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The Epidemic We Call Sexual Harassment

It happened again, and it will keep happening. It happens every day to almost every lady. It keeps getting worse, it keeps spreading. Sexual harassment has changed in the past 20 years from an individual act to a social phenomenon to a social epidemic.
There is no one reason why sexual harassment is very widespread in Egypt, but no one can claim it's merely sexual. It's not just sexual because it's practiced by people of all ages from young children to old men, married and unmarried, rich and poor, those who have a normal sexual life and those who don't. It's more of a violent act from those who think themselves strong to those whom they feel are weaker.
A few days ago, ex-president Adly Mansour issued a pack of laws that punishes sexual harassers. The laws that were one of the strongest in the country's history punishes those who plead guilty with a fine or imprisonment between 1000 to 50,000 pounds and 6 months to 5 years in prison. Back then I could not hel…

Egypt Presidential Election, 2014: the Campaigns - Abd El Fattah El Sisi

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Slogan

"Long live Egypt!"

Egypt is eternal, it shall live for as long as the world exists, it shall live whether Sisi is president or not. These three words are in the heart of every Egyptian, they've been said in the hardest of times and the happiest of times. The question here is what do these words have to do with Sisi being president, what do they say about him, or about the campaign? The truth is that they say nothing! The campaigners have chosen a phrase that when heard would strengthen the sense of belonging for Egyptians, a way to confuse the sense of belonging to Egypt with one for the man of the military, "the June 30 Revolution leader". I have to say though that the campaigners are not the ones to be blamed; they're working with no presidential program, or even real headlines how can they come up with a slogan for something that is simply nonexistent?
Poster



This campaign has many posters, this one is the most popular and the one found on billboards…

Egypt Presidential Election, 2014: the Campaigns - Hamdeen Sabahy

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Slogan

"One of Us.... We will Complete Our Dream"

It rhymes in Arabic. This slogan acts as a reminder that Sabahy is building on his 2012 campaign. In 2012 Sabahy's slogan was "One of Us!" 2014's slogan is building on it by saying that even if Sabahy didn't win last time, they will continue to try to achieve their dream. As I said back then, "One of Us!" is not the perfect choice,that is if you don't want the man living next door to be your president. Yet it does give a feeling of intimacy that would make you think that if this man is elected he will be able to know about your pains and problems, and this goes well with Sabahy being the leftist he says he is.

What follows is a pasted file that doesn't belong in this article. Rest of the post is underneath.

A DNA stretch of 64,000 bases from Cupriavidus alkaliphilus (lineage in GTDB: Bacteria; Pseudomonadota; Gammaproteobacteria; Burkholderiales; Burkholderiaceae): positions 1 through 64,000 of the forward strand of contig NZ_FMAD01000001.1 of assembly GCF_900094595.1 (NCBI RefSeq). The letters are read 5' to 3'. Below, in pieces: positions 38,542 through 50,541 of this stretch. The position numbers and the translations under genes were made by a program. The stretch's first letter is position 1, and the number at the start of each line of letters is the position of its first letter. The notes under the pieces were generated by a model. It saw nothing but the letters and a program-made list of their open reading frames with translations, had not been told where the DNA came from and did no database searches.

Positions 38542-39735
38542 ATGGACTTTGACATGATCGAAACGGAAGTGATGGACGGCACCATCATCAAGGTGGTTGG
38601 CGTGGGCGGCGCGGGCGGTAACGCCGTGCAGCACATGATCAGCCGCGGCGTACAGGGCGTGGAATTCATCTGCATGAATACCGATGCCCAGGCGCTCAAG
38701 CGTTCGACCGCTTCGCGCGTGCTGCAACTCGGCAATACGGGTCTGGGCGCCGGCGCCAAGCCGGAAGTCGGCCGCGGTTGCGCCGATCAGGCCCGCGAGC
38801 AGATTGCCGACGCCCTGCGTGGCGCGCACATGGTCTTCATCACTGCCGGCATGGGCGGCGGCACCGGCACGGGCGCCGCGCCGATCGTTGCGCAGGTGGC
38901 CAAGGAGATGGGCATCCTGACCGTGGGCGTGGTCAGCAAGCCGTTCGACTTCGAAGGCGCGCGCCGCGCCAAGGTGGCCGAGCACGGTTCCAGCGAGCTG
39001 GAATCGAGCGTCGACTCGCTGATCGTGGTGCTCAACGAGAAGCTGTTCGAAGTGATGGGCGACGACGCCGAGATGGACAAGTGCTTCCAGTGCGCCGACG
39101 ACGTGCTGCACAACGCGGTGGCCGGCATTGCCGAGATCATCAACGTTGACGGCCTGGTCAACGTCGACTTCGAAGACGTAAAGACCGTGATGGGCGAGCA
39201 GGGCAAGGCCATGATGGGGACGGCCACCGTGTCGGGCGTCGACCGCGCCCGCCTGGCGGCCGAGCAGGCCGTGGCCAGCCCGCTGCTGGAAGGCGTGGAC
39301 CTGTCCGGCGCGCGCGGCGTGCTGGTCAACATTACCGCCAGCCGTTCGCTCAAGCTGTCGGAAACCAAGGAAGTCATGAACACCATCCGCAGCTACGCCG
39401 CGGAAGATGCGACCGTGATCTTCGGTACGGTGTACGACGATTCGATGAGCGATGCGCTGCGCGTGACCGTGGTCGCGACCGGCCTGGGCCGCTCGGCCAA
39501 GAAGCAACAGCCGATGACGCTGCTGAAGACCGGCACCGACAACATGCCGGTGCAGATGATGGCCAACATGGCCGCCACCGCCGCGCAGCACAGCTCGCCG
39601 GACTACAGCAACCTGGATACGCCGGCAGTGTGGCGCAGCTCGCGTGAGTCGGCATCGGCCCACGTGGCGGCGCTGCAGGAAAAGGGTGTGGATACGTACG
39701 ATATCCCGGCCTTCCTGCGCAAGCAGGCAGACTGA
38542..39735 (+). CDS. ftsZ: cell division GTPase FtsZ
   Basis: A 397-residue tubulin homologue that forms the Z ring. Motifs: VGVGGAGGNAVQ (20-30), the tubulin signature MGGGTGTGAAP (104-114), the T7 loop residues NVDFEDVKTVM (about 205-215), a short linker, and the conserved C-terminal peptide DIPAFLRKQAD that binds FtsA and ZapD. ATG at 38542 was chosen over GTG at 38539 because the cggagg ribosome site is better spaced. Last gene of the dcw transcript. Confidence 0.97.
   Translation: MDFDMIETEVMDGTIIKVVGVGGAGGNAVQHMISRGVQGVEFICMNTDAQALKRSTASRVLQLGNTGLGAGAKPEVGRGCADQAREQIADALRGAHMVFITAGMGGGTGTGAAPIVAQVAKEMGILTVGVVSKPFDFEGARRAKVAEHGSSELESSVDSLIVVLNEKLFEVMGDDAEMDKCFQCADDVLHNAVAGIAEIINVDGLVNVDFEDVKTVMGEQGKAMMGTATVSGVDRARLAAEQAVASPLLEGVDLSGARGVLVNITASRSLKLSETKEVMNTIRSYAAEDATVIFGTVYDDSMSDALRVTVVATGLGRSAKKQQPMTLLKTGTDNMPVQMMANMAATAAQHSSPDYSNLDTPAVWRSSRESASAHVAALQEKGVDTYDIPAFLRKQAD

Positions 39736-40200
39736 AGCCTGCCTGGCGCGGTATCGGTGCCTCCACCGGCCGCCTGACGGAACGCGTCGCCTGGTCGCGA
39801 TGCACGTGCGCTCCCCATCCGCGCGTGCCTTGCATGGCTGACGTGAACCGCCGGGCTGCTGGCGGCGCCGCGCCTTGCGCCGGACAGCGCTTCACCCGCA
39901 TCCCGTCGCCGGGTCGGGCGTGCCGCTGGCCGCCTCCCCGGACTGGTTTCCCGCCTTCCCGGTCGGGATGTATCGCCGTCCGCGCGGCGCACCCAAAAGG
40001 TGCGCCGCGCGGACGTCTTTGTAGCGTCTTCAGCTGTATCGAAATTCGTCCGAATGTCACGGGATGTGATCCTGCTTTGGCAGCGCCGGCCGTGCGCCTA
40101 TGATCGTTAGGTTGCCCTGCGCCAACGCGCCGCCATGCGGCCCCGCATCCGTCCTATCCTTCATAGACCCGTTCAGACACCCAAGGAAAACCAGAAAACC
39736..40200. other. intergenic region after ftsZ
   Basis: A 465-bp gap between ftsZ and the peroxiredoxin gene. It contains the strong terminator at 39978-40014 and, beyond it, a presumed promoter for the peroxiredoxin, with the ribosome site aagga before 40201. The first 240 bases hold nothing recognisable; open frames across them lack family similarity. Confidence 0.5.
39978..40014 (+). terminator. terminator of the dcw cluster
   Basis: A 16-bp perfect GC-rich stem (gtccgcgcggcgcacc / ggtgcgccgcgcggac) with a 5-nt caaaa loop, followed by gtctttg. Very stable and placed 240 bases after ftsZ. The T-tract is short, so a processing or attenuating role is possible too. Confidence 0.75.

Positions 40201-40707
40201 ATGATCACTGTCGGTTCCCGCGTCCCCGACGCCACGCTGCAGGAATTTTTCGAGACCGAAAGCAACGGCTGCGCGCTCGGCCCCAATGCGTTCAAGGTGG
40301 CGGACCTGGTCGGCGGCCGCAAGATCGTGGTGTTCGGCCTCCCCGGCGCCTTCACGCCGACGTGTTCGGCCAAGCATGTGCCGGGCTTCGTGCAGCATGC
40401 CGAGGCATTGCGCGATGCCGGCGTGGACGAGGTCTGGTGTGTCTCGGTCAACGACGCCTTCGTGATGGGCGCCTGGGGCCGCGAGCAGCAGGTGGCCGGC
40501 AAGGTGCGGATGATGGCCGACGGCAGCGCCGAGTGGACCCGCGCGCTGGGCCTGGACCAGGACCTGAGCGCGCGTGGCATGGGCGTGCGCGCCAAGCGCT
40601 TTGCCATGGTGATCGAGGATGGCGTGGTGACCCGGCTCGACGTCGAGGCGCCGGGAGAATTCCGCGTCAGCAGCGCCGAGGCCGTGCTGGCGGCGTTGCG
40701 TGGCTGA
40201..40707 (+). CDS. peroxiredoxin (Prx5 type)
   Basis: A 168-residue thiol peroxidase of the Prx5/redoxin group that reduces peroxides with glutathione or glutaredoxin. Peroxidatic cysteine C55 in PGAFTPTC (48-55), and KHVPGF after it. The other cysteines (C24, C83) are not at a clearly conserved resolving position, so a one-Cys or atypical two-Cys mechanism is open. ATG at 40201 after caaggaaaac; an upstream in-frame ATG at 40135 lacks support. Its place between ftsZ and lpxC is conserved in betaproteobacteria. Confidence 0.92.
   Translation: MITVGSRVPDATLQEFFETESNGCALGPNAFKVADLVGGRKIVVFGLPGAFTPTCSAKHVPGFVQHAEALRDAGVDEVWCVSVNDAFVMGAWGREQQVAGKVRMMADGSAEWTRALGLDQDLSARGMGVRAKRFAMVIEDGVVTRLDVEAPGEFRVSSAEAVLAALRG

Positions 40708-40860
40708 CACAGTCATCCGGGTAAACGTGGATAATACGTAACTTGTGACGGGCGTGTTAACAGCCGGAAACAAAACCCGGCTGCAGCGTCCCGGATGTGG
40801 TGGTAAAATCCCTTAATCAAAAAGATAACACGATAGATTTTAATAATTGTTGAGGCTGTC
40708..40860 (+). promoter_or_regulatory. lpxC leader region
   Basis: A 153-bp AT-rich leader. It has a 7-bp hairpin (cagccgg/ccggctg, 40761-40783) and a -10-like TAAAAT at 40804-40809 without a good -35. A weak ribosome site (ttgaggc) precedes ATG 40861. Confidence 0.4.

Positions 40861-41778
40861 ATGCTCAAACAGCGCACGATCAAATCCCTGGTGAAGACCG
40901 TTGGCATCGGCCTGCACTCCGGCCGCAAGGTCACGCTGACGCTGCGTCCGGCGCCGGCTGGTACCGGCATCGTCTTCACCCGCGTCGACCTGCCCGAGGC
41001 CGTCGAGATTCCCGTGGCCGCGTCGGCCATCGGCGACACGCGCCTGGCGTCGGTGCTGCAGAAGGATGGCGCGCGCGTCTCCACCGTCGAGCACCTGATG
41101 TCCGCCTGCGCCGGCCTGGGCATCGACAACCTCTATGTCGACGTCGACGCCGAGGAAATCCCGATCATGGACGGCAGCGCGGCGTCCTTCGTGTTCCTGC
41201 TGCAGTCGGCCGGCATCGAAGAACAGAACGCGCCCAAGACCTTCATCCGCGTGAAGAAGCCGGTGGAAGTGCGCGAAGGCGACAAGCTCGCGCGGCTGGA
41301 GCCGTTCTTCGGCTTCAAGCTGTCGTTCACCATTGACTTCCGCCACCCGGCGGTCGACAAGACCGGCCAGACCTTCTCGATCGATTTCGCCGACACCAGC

The new part is actually good. If this were a normal election in a real democratic atmosphere this slogan would have been slightly dreamy; some might have felt that they don't want a president of who dreams, but rather someone who has realistic plans and works hard to put these pla…

Egyptian Presidential Election, 2014: One More Time

Two Years Have Passed

For the tenth time after January 25 Revolution Egyptians are asked to visit the ballot stations. Around this time two years ago Egypt saw its first real presidential election with 13 qualified candidates and five fairly big campaigns. This year the election seems to be quite different with only two candidates that are expected to qualify, a law that seems to be made to end the election as fast as possible without taking anything else into consideration, a government that supports one of the candidates, a very short campaigning period, and a result that is already known.

The one question is will we see a real election, or at least one that was as real as last time? The answer is probably not, yet in this series of posts I'm going to analyze these campaigns as small as they might be. But before I do this, here's some background information.

The Law

A new presidential elections law has been drafted and accepted in the past few days, yet this acceptance seemed to…